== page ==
Bufo’s Progress

April 22nd – 28th
Gymea, Wollongong, Canberra, Goulburn, Albury, Shepparton, Bendigo

Researchers WD Pappenheimer and JC Freeman, at the artistic medical laboratory, Virta-Flaneurazine, have bred a hardy specimen of Bufo Virtanus which flourishes particularly well across the mixed realms of real and virtual worlds. The prototype is the bufo toad, the species known in Australia as the Cane Toad. A subspecies of Bufo Virtanus was first produced for an augmented reality exhibition at the Museum of Modern Art in New York City.

More recently, another subspecies was developed in the Royal Botanic Gardens of Sydney. (For details on its specific morphology and behaviours, refer to the following article.) Since its appearance there, it has established a separate colony in the suburb of Surry Hills and all evidence points to further expansion elsewhere in the city, and beyond into Southern New South Wales and Victoria.

Based on what we already know about Bufo Virtanus’ speed of movement and migratory patterns, we anticipate the appearance of colonies in the following localities over the course of the next month – Gymea, April 22nd; Wollongong, April 23rd; Canberra, April 24th; Goulburn, April 25th; Albury, April 26th; Shepparton, April 27th; and Bendigo, April 28th.

We will naturally be tracking Bufo’s progress throughout this period and will provide details of the precise expected locations of its colonies closer to their actual dates of appearance.

To assist us in the task of tracking these infestations, we encourage members of the public to download the Layar Reality Browser mobile toad-tracking application. This application will not only track the toads as they pass from the virtual into the real, it will allow amateur toad-spotters to capture images of the Bufo. These should then emailed to filmcement[at]gmail.com so they can be added to our soon-to-be-established online gallery and be used to better target our containment strategies at those locations.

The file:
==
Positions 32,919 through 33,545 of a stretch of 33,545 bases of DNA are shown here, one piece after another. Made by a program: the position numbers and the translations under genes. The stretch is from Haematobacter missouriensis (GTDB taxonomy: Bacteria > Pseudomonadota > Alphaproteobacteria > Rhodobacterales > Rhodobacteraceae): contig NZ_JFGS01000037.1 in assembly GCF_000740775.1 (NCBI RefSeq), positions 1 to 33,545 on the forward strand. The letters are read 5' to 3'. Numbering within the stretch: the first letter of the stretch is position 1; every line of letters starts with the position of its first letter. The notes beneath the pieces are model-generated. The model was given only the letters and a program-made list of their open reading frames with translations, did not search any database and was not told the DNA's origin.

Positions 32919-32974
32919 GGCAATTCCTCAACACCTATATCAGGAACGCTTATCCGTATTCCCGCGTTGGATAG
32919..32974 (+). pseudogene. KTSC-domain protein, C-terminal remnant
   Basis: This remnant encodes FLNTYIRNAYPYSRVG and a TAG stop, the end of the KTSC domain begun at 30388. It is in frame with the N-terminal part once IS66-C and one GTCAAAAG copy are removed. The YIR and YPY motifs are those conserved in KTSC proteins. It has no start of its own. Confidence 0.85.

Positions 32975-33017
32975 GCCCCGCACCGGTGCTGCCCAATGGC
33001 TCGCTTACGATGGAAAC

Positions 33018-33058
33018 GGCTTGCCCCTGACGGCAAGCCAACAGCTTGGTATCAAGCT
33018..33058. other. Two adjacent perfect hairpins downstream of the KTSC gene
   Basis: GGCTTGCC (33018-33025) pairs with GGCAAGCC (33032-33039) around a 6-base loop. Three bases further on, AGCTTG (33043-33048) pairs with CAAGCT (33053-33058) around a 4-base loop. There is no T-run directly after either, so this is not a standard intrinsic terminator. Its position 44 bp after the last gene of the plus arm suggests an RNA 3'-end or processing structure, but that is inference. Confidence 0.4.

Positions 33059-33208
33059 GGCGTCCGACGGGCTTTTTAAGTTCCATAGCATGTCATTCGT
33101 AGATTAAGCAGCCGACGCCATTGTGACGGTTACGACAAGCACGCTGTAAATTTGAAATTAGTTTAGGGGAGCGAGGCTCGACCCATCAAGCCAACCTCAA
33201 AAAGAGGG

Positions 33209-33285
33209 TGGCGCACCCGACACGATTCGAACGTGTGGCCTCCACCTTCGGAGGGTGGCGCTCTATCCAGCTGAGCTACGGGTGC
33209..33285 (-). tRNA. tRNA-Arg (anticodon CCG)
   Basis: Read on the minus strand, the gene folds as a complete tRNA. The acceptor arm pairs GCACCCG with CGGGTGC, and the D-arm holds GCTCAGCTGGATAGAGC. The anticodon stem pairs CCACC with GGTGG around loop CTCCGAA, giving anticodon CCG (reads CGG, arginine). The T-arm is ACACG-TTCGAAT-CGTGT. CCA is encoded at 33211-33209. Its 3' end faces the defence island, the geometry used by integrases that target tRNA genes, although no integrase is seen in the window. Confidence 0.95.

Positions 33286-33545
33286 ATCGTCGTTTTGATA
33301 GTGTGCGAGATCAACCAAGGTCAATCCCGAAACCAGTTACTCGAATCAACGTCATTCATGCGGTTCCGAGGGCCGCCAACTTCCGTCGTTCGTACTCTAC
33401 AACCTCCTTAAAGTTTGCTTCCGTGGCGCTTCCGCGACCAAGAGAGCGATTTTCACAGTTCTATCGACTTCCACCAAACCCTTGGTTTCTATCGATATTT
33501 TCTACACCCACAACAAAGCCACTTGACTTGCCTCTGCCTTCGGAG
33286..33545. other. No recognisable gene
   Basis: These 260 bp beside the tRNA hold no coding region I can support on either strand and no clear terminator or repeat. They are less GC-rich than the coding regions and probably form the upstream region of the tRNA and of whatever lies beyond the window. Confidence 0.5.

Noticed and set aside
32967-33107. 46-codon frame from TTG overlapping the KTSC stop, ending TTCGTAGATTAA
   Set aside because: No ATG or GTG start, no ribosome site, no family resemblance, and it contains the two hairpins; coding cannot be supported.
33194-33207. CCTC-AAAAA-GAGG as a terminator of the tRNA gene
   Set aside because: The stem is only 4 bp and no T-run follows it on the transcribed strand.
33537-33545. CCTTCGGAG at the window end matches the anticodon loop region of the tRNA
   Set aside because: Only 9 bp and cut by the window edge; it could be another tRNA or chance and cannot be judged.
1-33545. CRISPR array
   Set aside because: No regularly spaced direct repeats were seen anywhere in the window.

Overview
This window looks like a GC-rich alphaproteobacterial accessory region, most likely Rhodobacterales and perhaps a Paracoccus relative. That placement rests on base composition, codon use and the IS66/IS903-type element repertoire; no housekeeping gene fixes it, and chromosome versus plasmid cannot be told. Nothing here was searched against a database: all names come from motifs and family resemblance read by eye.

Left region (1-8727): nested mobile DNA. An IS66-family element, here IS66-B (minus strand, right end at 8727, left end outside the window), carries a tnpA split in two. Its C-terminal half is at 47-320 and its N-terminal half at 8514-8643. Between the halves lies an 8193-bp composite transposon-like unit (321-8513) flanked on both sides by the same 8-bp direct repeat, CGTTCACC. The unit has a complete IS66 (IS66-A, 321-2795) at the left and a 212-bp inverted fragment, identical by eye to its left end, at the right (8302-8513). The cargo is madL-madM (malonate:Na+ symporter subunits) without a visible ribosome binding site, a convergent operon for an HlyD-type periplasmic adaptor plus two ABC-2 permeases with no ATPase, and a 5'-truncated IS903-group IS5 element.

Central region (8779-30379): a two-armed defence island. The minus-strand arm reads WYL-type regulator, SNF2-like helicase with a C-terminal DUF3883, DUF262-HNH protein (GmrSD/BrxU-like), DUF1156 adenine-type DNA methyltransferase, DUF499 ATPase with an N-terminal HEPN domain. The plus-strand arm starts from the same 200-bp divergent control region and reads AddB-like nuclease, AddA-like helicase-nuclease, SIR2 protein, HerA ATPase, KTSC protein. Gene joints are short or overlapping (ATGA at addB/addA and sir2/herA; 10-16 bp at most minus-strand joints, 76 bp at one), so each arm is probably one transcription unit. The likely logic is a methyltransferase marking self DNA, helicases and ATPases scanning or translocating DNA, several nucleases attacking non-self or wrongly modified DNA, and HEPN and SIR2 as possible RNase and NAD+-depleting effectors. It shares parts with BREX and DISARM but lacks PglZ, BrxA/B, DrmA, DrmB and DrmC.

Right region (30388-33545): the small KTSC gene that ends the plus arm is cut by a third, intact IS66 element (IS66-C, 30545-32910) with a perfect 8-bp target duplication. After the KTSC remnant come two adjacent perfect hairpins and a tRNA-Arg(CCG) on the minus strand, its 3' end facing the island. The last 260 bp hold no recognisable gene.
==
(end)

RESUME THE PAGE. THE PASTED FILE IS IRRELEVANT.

Bufo Colony Locations

Gymea – Go to the grassed area between the outdoor cafe seating and the artificial creek in the grounds of the Hazelhurst Gallery and Regional Arts Centre.

Wollongong – Go to the Duck Pond near the Uni Bar at the University of Wollongong.

Goulburn – Go to the Church St entrance to the Goulburn Regional Art Gallery.

Canberra – Go to the tree in the middle of the eastern courtyard of the Gorman House Arts Centre.

Albury – Go to the park next to the Albury Art Gallery.

Shepparton – Head for the herd of art cows in Monash Park. (NB: This is a highly mobile colony. It’s location may change in the near future.)

Bendigo – Go to the artificial grass covered rotunda outside the Bendigo Art Gallery.

How to observe and interact with a Bufo colony

1. Download the latest version of the Layar Reality Browser

If you have a iPhone 3GS or iPhone 4, you can get it from iTunes; if you have an Android, you can get it from the Android Market; if you have a compatible Nokia (C7, C6-01, E7, N8 or N97), you can get it from the Ovi Store.

If you already have Layar installed on your phone, make sure you upgrade it to the latest version (5.0). If you have a version earlier than 4.0, you won’t be able to see the toads. You can still potentially see them with Layar 4.0, but for the best viewing experience, get 5.0.

2. Take your phone (and headphones) to your local Bufo colony

Head to the location of the Bufo colony in your city. (See the list at the bottom of this page.) Make sure you bring a pair of headphones as well, so you can hear the Bufo as well as see it.

3. Find a spot with good reception

Three bars or above on 3G is what you want. When you have this, open the Layar app and search for bufos. A listing called Bufo’s Progress should appear. Tap on it then press the Launch button to begin.

4. Wait for the Bufos to “hatch”

At first you, will see a number of grey “eggs”. Depending on reception, it may take a short while for these to hatch. Be patient though and they should appear. (If they don’t, it means that the environment was simply unable to support this species. In such instances, echoes of their calls can still be heard issuing from their lifeless eggs.)

NB: In addition to the toads, you may also see some apparently non-toad-specific visuals. Do not be alarmed; these are, in fact, produced by the toads.

5. Touch the toads

“Touching” one of the toads on screen will open up a box with a button labelled Listen. Press on this to hear the toads’ call.

6. Take photos

Next to the Close button at the bottom of the screen, you will find an icon with an arrow. Press on this and you will be able to Take a screenshot. Use this to capture photos of the toads and send them to us.